In my freshman year of high school I could’ve been a really good student. I did really well in class and in most classes, I was getting B’s and A’s on my tests. This may surprise my dad, but I even did homework in some of the classes, and I let people copy from my paper. Unfortunately, outside of the exercise of doing the homework sometimes, I rarely ever turned it in when I did. As a result, many of the people that copied my work got better grades than me. I wasn’t the only contributor to their better grades but to a very small degree, my efforts showed through in a relatively permanent way in their scholastic careers. Not that it means much, we’re all grown so the only thing that matters is the GPA. However, behind some of those honor roll students, there were unsung, underachieving heroes like me.
You Know Who
A few years ago, I was reading this story about a guy that lived a long time ago, his mom was a virgin, God was his dad, he was killed and resurrected, you know who I’m talking about. Osiris, out of Egypt. His tale was fresh around the same time Judaism was getting off the ground, but the victors lost interest. Just when people forgot that story, after a couple millennia, some special folks decided to remix it a bit. Much like the new Disney movies, they went a bit darker than the original. The new guy had wise men showing up with incense and cologne, creation of wine from water, diseased people getting healed from touching his tattered rags. The one upmanship is pretty apparent and was pretty effective until it wasn’t.
In my research, I found out that the Pagans that were around before and after Christianity became a widespread thing enjoyed partying hard. With the church being less entertaining, they proved to be a hard group to convert. Early on Jesus didn’t have a birthday that was celebrated, but the Pagan God Mithra did…December 25th of course. Granted, there were drunken parties and orgies in honor of Mithra. When the early Christians looked at their paper, they couldn’t or didn’t want to do all of that because Paul you know…wasn’t into that, but they were able to weave in Jesus’ birthday with these Pagan traditions in an effort to convert more people. The move was successful obviously. Now, all across the planet people celebrate Christmas around the same day the pagans used to celebrate Mithra, albeit with the more innocent pagan traditions of giving gifts, decorating evergreen trees, and hanging lights, not so much the sex parties and liquor.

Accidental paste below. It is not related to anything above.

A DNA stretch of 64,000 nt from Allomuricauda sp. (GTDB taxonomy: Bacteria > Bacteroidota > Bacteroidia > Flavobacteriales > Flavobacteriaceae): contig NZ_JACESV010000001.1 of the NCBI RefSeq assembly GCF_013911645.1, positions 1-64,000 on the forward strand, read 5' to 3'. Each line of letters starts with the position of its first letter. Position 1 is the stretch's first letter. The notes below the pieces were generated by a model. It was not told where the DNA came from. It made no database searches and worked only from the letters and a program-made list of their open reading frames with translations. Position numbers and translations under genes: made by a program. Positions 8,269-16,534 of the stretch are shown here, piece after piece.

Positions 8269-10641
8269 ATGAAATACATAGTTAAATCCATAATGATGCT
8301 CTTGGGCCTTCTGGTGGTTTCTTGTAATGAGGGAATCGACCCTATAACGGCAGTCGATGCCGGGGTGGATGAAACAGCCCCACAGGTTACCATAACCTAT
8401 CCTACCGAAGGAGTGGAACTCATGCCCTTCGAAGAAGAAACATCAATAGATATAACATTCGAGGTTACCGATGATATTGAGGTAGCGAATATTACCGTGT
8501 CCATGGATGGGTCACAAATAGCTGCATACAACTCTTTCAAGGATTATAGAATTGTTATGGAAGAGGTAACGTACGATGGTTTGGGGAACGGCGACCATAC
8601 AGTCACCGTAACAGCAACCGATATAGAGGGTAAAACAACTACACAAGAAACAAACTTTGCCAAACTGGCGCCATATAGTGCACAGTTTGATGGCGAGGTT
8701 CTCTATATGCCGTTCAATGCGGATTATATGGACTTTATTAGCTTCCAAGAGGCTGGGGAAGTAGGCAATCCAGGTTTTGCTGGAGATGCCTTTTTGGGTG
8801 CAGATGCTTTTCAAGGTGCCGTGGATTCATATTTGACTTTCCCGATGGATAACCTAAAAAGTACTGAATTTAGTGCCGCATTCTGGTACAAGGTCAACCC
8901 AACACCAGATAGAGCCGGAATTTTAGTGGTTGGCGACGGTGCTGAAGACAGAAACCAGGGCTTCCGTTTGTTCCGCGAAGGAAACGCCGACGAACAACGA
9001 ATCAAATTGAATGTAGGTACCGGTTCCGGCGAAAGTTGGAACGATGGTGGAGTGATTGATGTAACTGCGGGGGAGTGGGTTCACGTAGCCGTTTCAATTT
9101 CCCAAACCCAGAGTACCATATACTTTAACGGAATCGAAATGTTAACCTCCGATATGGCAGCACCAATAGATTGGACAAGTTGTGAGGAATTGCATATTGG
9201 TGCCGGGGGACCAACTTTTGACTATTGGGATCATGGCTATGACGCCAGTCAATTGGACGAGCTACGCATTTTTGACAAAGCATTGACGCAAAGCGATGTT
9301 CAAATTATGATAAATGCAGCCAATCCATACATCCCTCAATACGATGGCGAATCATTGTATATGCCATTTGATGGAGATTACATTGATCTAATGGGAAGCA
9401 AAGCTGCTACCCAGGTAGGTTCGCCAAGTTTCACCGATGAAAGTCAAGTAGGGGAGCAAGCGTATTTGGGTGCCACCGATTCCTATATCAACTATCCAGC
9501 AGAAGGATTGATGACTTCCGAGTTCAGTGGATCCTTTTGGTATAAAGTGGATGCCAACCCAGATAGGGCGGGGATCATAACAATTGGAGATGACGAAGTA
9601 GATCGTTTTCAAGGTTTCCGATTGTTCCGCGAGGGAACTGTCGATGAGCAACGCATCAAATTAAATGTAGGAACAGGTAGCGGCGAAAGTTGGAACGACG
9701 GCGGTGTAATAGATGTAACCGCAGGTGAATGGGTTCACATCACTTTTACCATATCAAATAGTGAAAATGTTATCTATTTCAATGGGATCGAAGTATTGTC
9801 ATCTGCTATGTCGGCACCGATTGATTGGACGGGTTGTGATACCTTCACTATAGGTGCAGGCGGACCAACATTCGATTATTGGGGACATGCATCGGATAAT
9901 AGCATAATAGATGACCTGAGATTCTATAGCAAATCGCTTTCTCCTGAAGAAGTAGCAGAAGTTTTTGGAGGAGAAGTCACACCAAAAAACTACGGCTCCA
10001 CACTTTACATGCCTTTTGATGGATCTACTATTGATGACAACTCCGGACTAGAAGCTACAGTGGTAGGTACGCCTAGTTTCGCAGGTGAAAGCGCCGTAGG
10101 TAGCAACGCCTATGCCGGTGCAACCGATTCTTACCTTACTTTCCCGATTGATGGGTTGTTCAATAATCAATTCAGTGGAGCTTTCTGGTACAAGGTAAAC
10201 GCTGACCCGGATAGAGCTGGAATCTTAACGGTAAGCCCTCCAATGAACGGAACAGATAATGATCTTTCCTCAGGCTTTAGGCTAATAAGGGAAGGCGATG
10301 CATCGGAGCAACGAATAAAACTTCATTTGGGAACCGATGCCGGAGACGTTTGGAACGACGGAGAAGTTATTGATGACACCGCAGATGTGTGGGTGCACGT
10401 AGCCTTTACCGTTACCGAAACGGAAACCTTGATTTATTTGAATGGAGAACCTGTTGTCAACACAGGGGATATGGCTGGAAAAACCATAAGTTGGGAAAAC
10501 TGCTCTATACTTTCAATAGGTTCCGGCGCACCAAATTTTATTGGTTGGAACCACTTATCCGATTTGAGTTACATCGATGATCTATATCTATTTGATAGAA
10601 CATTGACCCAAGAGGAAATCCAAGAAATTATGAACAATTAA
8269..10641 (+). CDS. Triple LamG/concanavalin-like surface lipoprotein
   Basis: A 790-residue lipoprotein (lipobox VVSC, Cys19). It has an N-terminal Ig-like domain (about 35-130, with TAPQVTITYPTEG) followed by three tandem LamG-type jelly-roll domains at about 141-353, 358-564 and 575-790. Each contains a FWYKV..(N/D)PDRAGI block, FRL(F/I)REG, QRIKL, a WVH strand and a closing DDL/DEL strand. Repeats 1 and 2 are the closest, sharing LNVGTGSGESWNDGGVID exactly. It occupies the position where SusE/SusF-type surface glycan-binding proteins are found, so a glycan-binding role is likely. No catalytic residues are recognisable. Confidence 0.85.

Let me drop another disclaimer in here, this post isn’t at all an attempt to hate on Christmas. Though it is not one of my favorite holidays due to the exaggerated emphasis on consumerism, I don’t have an actual issue with all of these things coming together. Interestingly enough, the first time I ever had gumbo my aunt made it on Christmas way back in the 1990’s. Symbolically speaking, gumbo is probably the most fitting meal for Christmas. Both are the result of a big ol’ pot of random ingredients coming together to make something pleasing to the palate. One literal, the other figuratively speaking.
Everywhere I go (in America) people say “Jesus is the reason for the season” and me being the kind of guy I am, I dismiss this politely when challenged, and passively when the person is nice. I don’t aim to piss people off, because folks get up in arms about Jesus and are quick to pray for you when you aren’t following suit. Not to mention, I don’t really care what people choose to believe. Unlike the ladies in my World Studies class in high school, I doubt the writers of the Christian gospels sat around with the written version of Egyptian myths and simply made it their own. I think what likely happened was they knew of these tales already and much like gumbo, they mixed things together to get the flavor just right.
All that to say, Jesus is still the reason for the season, but the asterisk next to that statement should be pretty big. It’s possible that these pagan rituals would have lasted through time without being associated with Christianity, but I personally doubt this. Coke and Pepsi dominate the cola market, but both generously borrowed from other sources (sometimes each other) to get their empires to where they are today. Adaptation is necessary for survival in nature and the same can be true with mythology. Christianity had to adapt to local customs and traditions to spread in the manner it did, before Europeans started colonizing and forcing it onto people. Though Christianity killed off much of the context behind its stolen practices, these practices live on just fine for the few that know and adhere to those origins. Happy Holidays 🙂